Labour has raised further questions about the business interests of Ben Elliot, the Conservative party’s co-chairman, after it emerged that a PR firm he co-founded has lobbied the government on behalf of subprime lender Amigo, Chinese telecoms company Huawei, and health firm Iceni Diagnostics in the last year.
Labour called for more transparency about Elliot’s ownership of a stake in Hawthorn Advisors, a PR firm that works to influence government policy on behalf of its clients.
Since the beginning of the year, Hawthorn has directly lobbied the government for Huawei, the Chinese company that is in the process of being removed from the UK’s 5G network, and Amigo Loans, the subprime lender that has been battling the threat of insolvency, according to the register of consultant lobbyists.
Elliot co-founded the firm in 2013 and continues to hold a minority stake through a trust. Elliot adopted an arm’s length approach to his shareholding and stood down as a director in April last year shortly after becoming Conservative party co-chairman.
But Anneliese Dodds, chair of the Labour party, said the public should know what access Hawthorn has “got to the corridors of power and what it used that access to lobby for”, and called for details of any meetings between Hawthorn and the government to be made public.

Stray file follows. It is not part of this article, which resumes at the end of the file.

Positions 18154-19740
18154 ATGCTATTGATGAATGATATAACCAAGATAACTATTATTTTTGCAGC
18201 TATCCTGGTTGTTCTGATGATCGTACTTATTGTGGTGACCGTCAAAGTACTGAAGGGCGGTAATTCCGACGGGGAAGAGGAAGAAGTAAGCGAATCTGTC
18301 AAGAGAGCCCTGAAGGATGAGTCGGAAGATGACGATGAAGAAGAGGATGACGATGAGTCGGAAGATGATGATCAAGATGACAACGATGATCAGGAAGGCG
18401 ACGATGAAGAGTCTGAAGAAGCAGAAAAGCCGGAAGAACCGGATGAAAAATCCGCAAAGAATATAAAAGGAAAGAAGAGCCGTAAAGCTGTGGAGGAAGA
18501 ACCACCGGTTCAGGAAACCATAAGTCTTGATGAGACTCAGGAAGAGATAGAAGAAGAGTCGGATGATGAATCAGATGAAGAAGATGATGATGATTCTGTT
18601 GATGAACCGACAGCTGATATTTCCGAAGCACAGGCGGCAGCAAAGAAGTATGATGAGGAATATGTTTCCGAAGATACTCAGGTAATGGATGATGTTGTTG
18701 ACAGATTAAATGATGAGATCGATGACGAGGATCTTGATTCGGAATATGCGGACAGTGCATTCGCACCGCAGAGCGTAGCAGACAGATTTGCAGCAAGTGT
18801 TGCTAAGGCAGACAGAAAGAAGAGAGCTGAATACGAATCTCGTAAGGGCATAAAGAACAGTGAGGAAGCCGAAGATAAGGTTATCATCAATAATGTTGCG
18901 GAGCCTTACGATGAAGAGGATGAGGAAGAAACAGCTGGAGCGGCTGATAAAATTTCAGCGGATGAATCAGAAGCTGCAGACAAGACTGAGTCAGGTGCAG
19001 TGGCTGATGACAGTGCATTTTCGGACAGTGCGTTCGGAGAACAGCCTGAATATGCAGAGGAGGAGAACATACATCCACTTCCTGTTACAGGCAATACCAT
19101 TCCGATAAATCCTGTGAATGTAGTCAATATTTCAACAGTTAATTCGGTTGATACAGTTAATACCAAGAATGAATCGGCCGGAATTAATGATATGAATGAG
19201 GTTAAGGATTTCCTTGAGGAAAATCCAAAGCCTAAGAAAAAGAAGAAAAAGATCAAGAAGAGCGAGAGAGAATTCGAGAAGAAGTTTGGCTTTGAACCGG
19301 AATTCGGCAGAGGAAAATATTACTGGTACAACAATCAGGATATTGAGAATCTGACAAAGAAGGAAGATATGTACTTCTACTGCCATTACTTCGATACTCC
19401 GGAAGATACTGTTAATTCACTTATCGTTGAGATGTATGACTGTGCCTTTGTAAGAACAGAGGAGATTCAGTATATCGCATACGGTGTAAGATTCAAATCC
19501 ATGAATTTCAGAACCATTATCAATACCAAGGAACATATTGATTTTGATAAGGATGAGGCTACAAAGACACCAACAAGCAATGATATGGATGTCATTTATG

“The lobbying rules that exist today aren’t fit for purpose under the crony Conservatives,” she said.
“We need urgent reform to ensure that it cannot be one rule for high-ranking Conservatives and their chums, and another rule for everyone else.”
The Conservative party had no comment. A spokesman for Hawthorn said: “Ben has been an investor in Hawthorn since 2013, long before he took up his unpaid position as chairman of the Conservative party. He has never been actively involved in the business. Ben’s shares are in trust and he remains entirely removed from the business.”
A source with knowledge of the situation said Elliot “does not meet or advise clients and never has”.
Labour’s comments came after Elliot was accused of muddying the waters between his business and political affairs over his directorship of an elite concierge company, Quintessentially.
Charlotte Leslie, the former Tory MP for Bristol North West, made the allegation that Elliot has mixed his political role with his business interests in an interview with the Financial Times this week.
Leslie was opposed to the idea of a Conservative donor, Mohamed Amersi, setting up a rival Conservative group on the Middle East.
The former MP sent a memo raising concerns about his past business links. Amersi said he vehemently rejected all claims and was considering legal action against her.
However, she said Elliot did not disclose at the time that Amersi was a longstanding client of Quintessentially.
Last week, Amersi said Elliot – the nephew of Camilla, the Duchess of Cornwall – had introduced him to the Prince of Wales in 2013 after he paid thousands for membership of Quintessentially.
A spokesman for Elliot has said the introduction was “entirely about helping to raise money for charity”.
The Conservatives say Quintessentially is entirely separate from the party and Quintessentially says Elliot is not involved in its day-to-day operations.